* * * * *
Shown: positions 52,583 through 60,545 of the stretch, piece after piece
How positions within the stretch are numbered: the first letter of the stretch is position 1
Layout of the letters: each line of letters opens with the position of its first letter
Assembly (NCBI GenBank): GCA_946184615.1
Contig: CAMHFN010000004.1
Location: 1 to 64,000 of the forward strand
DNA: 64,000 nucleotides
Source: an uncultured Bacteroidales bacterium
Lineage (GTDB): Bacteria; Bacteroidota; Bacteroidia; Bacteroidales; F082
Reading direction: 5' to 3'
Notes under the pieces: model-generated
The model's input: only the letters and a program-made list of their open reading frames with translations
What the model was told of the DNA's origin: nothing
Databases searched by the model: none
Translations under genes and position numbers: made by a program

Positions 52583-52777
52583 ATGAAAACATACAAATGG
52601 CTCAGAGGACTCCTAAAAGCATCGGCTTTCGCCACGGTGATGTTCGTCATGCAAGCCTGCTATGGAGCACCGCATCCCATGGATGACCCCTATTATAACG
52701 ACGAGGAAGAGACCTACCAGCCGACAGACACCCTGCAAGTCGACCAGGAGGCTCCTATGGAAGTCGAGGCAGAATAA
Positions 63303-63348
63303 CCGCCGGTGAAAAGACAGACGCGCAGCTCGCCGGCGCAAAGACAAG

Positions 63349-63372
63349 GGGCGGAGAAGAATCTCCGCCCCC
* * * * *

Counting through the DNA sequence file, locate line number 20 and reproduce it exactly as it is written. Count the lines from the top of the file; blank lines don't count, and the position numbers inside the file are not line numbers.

Positions 63303-63348